The IACHR Special Rapporteur noted that the State has an obligation to ensure the safety of journalists and should promptly respond to allegations of violence and intimidation that they experience: “It is essential that the Venezuelan authorities act diligently and swiftly to determine the facts and punish those responsible. Additionally, allegations that the attackers belong to groups that support the government are especially concerning and require special attention.”

“Law enforcement officials' harassment of media sources evidently makes journalists' ability to carry out their imperative work more difficult, and it has a strong 'deterrent effect,' which affects all of society,” stated Mr. Kaye.

A Concerning Trend

The rapporteurs also expressed concern about recent court decisions and other measures that considerably increase pressure on media and further limit its ability to carry out work independently.

This past July 8, the Supreme Court of Venezuela ordered news websites La Patilla and Caraota Digital to refrain from publishing lynching videos on their web pages and social media. This decision may be extended to other media sources in the country.

“This recent Supreme Court decision establishes a disproportionate and unreasonable restriction that contradicts the inter-American and international standards on the right to freedom of expression. The exercising of the right to freedom of expression cannot be subject to prior censorship,” declared Mr. Lanza.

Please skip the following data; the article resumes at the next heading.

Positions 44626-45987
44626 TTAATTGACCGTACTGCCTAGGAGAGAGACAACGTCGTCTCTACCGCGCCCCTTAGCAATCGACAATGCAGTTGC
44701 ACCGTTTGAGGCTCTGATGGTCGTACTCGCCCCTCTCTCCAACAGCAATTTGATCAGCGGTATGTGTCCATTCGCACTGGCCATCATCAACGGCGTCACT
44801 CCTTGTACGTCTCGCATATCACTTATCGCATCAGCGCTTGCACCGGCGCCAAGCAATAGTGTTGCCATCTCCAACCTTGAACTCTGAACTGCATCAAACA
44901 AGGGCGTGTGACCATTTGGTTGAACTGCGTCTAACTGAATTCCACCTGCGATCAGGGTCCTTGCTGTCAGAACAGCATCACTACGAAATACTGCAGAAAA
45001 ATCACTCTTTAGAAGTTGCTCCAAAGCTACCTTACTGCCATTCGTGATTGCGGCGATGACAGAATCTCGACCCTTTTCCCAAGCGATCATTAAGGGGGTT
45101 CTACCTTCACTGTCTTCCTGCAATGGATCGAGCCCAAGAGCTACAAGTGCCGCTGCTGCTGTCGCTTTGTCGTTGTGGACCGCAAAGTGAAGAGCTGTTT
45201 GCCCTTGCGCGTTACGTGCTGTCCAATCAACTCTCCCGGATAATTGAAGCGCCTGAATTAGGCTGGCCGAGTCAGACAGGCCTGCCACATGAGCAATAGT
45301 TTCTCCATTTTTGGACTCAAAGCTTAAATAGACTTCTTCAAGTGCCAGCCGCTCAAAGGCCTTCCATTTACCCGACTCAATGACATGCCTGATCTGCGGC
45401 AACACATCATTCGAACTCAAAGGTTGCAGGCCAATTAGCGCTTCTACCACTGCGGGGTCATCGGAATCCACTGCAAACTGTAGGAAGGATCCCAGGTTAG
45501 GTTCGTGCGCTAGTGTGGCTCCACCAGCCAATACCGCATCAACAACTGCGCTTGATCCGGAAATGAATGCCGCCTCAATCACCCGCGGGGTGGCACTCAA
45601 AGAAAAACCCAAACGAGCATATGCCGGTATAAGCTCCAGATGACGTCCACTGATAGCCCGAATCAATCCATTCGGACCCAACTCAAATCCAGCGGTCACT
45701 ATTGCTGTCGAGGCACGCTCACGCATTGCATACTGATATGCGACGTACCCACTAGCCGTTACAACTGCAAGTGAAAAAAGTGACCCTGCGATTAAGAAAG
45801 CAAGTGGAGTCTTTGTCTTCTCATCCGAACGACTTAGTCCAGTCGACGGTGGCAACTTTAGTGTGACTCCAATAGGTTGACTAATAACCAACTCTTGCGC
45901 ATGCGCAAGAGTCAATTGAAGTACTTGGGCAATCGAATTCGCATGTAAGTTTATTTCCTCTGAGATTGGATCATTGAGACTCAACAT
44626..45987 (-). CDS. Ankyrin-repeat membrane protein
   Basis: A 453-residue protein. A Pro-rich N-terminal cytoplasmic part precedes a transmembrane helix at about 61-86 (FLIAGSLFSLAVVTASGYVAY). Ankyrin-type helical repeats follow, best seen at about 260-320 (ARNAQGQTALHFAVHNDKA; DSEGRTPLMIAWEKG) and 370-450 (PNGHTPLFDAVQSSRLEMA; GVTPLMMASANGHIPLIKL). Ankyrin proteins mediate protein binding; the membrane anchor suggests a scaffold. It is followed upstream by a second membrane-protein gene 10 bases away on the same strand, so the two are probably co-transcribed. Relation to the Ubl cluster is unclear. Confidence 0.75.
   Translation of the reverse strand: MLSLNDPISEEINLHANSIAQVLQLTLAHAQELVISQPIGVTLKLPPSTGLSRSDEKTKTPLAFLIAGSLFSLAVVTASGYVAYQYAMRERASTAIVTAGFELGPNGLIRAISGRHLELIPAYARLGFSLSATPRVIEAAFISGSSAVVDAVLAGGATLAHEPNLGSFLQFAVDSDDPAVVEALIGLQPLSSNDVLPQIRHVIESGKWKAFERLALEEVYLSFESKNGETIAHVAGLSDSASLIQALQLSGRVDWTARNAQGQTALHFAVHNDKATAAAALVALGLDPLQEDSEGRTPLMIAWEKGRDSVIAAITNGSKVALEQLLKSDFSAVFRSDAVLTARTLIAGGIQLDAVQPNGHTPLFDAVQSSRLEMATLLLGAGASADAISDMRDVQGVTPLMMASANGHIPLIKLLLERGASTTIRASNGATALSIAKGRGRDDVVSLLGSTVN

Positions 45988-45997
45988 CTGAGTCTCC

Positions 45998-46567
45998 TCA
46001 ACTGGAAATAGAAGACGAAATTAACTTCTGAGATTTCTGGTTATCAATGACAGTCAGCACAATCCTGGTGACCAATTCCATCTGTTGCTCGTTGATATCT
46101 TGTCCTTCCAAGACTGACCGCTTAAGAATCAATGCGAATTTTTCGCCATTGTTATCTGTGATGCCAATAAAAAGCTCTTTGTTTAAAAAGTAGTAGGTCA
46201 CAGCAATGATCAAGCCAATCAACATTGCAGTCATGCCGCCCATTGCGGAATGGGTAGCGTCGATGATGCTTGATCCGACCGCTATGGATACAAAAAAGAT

“Furthermore, we are concerned by the large number of radio stations that may be operating under expired licences given that their applications for licence renewal have been ignored for inordinate periods of time,” stated Mr. Kaye. “The international norms are clear on this matter: precisely to avoid abuses, the processes for obtaining radio broadcasting licensing must be reasonable, objective, clear, transparent and non-discriminatory.”

The rapporteurs expressed great concern about the closing of the La Barinesa radio station on June 10, which allegedly closed because its licence had expired. Mr. Lanza stated that “the adoption of extreme measures, such as closing a radio station, must be based on solid grounds, and must only be used as a last resort.”